Stop low-skilled migrants?

Farms suffering shortfall of European workers since Brexit vote

Business Insider

Britain will 'starve' if May closes the door to EU fruit pickers

  • Chief executive of England's largest winemaker issues stark warning.

  • Chapel Down supplies Downing Street with wine.

  • Farms are suffering from a shortfall of European seasonal workers since the Brexit vote.

LONDON - Britain will "starve" if foreign fruit pickers from the EU are not allowed to work in the UK after Brexit, the chief executive of an official wine supplier to Downing Street has said.

Frazer Thompson, the chief executive of Chapel Down, England's largest winemaker, said that his company relies on EU workers to pick grapes in its vineyards.

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Keeping out the builders as well as the fruit pickers

By Diane Cooke

Fruit pickers won't be the only EU migrant workers noticeable by their absence if plans to introduce a British work permit system to cut net migration to mid-1990s levels is approved.

The rules will seek to weed out low-skilled migrant workers, giving preference to the highly-skilled from Europe.

But where does that leave the construction industry? Apparently, one in five people working on house-building sites in England is a foreign national, a survey by the Home Builders Federation reveals.

In London, more than half of construction workers in house-building are from outside the UK. Romanians account for more than half of the foreign nationals working on English building sites, the census revealed.

The Home Builders Federation (HBF) carried out the survey of 37,167 workers on 1,090 of its members’ building sites. It found:

• 19.7% of workers on house building sites across the country are not UK nationals

• 56.3% of workers on London sites are from overseas.

• 15% of bricklayers are non-UK workers (48.5% in London).

The HBF said that its survey shows the reliance of house-builders in England on foreign labour. It said that continued access to skilled EU workers post Brexit was essential to deliver the government’s housing targets.

Confusingly, there is no single definition of what constitutes a low-skilled job or a low-skilled worker.

The Organisation for Economic Cooperation and Development (OECD), for example, defines low-skilled on the basis of the person (and their education level) rather than on the basis of the job. But that doesn't necessarily capture what is happening in the UK labour market, where many people with high levels of education are performing relatively unskilled jobs such as driving taxis or making coffee.

In April, Steven Woolfe MEP, writing for “Leave Means Leave”, argued that it would be easy enough to get net migration down to 50,000, simply by a “moratorium on unskilled visas”.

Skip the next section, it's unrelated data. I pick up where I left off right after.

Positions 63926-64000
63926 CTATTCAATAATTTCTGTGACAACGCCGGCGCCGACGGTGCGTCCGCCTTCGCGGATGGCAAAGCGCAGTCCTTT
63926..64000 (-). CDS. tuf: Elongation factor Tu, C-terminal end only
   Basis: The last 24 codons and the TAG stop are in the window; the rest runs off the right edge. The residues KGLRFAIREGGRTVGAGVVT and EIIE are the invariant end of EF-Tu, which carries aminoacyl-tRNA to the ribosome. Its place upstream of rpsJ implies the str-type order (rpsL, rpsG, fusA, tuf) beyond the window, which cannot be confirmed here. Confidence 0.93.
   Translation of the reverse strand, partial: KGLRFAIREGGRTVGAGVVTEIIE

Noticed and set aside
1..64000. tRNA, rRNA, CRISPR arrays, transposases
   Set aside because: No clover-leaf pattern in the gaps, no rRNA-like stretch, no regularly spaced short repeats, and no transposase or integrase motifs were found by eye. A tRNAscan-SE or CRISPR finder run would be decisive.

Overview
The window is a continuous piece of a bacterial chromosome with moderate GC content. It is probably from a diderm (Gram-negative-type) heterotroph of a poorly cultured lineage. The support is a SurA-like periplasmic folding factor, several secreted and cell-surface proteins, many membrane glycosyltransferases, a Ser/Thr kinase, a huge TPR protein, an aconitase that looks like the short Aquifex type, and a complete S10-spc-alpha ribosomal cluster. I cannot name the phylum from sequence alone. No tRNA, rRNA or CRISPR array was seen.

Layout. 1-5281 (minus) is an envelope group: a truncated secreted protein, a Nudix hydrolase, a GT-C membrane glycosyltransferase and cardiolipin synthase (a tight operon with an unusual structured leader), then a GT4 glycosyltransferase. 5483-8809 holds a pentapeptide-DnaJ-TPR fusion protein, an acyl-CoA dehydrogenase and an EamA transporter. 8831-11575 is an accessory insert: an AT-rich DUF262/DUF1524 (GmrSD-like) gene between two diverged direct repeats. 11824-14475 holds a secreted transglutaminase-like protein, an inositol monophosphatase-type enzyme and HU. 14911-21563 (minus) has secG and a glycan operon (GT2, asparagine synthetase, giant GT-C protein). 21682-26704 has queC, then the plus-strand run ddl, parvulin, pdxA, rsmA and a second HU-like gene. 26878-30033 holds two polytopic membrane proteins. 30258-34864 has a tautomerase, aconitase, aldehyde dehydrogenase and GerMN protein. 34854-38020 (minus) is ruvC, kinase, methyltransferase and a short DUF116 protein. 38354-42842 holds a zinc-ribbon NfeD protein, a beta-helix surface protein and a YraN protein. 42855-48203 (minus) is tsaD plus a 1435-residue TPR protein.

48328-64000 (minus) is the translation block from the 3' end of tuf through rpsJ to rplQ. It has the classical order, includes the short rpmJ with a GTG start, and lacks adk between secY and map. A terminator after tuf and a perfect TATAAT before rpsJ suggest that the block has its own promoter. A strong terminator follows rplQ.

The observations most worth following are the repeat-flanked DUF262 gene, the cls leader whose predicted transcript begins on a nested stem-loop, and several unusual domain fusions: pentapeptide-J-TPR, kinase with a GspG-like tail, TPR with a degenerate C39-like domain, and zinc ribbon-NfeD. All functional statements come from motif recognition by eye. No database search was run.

He said: “Working visas will only be granted if the satisfactory amount of points is reached…The points system will take into account education, qualifications and suitability for a job…However, a work visa will only be granted once these other requirements are met…The applicant has a job offer, sponsored by a company and a minimum annual salary of £35,000.”

Professor of Economics and Public Policy, John Portes writes: "Only about one quarter of UK employees earn more than £35,000. Examples of jobs that for which half or more of all employees earn less than £35,000 include physiotherapists, speech therapists, nurses, primary school teachers, most technicians, skilled construction workers, chemists, environmental scientists, social workers, paralegals, electricians, chefs, butchers, bakers, and candlestick makers (OK, there’s no SOC4 code for candlestick maker. But you get the idea). These are the people Steven Woolfe is calling “unskilled” and wants to keep out."

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farming uk

Plans to stop low-skilled EU migration submitted to government - Farming UK News

Plans to stop low skilled migration from the EU and introduce a British work permit system to cut net migration to mid-1990s levels have been submitted to the Government.

A new policy report by pro-Brexit campaign group Leave Means Leave calls for a "fair, flexible and forward thinking" policy that will reduce net migration to "sustainable levels" after the UK leaves the EU. The group said new migration policies should "honour" the result of the referendum.

The paper, which has been sent to Number 10, the Department for Exiting the EU and the Home Office ahead of publication of the Government's white paper, calls on the Government to focus on training and upskilling British people who are currently unemployed - specifically the 800,000 16-24 year olds who are unemployed or inactive.

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